The 2001 New England Patriots had benefitted from the “tuck rule’’ decision to defeat Oakland in the first round of the AFC playoffs, and then defeated a Kordell Stewart-led Pittsburgh to advance to the Super Bowl.

The investors in NFL activities were so unimpressed, the Patriots entered as 14-point underdogs vs. the St. Louis Rams. Only two of 52 Super Bowls have had a higher number at kickoff: San Francisco 18.5 over San Diego in XXIX, and the Baltimore Colts 18 over the New York Jets in IX.

One reason was a belief among wizened bettors that coach Bill Belichick was making a mistake by continuing to go with second-year quarterback Tom Brady over his now-healthy gunslinger, Drew Bledsoe.

Brady’s first Super Bowl start produced modest numbers: 16-for-27 for 145 yards and a touchdown.

What Brady did was complete a 45-yard touchdown drive that started with 1:20 left in the first half, throwing an 8-yard TD to David Patten. And then he led a 53-yard drive from the New England 17 to Adam Vinatieri’s 48-yard field goal on the last play of the Patriots’ 20-17 upset victory.

From then through Sunday’s eighth Super Bowl appearance, Brady is 235-for-357 with 2,576 yards, 18 touchdowns and five interceptions.

He has thrown touchdowns to 13 receivers, with three to Rob Gronkowski, two apiece to David Givens, Danny Amendola and Mike Vrabel (a linebacker), and one to Patten, Deion Branch, Danny Woodhead, Brandon LaFell, James White, Julian Edelman, Chris Hogan, new Hall of Famer Randy Moss and Aaron Hernandez, a convicted murderer who committed suicide in his cell last May.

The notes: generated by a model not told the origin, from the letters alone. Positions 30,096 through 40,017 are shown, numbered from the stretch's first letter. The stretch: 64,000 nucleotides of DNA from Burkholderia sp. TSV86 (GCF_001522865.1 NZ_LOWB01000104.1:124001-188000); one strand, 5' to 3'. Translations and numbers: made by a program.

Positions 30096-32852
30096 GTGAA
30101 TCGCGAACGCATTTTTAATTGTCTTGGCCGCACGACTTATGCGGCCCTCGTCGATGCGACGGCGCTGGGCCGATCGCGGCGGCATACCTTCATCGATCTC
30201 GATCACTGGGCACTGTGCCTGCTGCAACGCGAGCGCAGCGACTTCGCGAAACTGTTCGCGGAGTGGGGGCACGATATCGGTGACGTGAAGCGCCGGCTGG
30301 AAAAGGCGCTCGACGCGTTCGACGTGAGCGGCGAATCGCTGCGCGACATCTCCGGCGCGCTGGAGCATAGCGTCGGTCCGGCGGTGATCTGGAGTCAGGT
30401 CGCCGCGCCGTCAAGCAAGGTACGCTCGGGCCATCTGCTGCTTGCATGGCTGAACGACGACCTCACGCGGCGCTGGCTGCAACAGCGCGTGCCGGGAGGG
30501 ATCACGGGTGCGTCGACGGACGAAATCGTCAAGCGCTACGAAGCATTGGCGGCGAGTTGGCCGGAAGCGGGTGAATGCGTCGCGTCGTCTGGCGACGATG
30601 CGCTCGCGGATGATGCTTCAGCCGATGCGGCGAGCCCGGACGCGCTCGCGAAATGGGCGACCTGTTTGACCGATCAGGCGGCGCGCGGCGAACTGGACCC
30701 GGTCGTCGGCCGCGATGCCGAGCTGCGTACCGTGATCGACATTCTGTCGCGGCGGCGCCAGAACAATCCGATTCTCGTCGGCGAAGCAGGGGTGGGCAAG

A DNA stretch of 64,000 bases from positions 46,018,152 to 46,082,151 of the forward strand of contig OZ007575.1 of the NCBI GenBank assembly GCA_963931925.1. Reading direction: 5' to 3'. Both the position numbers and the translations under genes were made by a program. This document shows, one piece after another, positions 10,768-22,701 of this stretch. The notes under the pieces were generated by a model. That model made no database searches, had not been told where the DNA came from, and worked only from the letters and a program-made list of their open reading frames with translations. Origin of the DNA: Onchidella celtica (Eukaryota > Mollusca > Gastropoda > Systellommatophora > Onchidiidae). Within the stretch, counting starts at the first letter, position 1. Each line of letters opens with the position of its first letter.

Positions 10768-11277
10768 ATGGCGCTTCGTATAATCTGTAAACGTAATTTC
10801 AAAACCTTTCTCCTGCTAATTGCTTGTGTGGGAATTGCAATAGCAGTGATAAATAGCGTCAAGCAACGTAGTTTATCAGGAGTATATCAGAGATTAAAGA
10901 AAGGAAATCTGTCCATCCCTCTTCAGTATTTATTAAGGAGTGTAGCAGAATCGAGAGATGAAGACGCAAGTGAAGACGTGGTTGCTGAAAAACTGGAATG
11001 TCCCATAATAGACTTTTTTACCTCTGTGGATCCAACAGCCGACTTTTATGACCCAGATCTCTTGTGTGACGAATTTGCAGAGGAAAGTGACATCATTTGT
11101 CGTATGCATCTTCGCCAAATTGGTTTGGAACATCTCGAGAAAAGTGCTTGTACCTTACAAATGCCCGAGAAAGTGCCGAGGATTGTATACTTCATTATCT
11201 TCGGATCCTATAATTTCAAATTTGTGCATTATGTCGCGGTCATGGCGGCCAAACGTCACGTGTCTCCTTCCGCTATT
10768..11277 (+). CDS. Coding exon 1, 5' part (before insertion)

Brady has completed 10 or more passes to a receiver five times: Branch twice, and Wes Welker, Shane Vereen and White. He has completed passes to a receiver for more than 100 yards eight times: Branch twice, Welker, Edelman, White, Amendola, Gronkowski and Hogan.

In all, Brady has completed passes to 36 receivers in eight Super Bowls. Kevin Faulk caught passes from Brady in four. He threw a couple to former Gophers great Laurence Maroney and also one to Michael Hoomanawanui, which is a hard name to spell.

Thanks for coming, Tom. It was great.


Winter’s Big Three that’s hard to enjoy:

Gophers basketball (men): No. 12 nationally in Week 4, now a disaster rivaling 2015-16. Richard Pitino’s Big Ten record stands at 30-56 (.349).

Timberwolves: The return to the playoffs after a 13-season absence won’t last more than six games for these road wimps.

Wild: The fans give ’em too much love. Time to go back to North Stars days and to start booing empty power plays with gusto.

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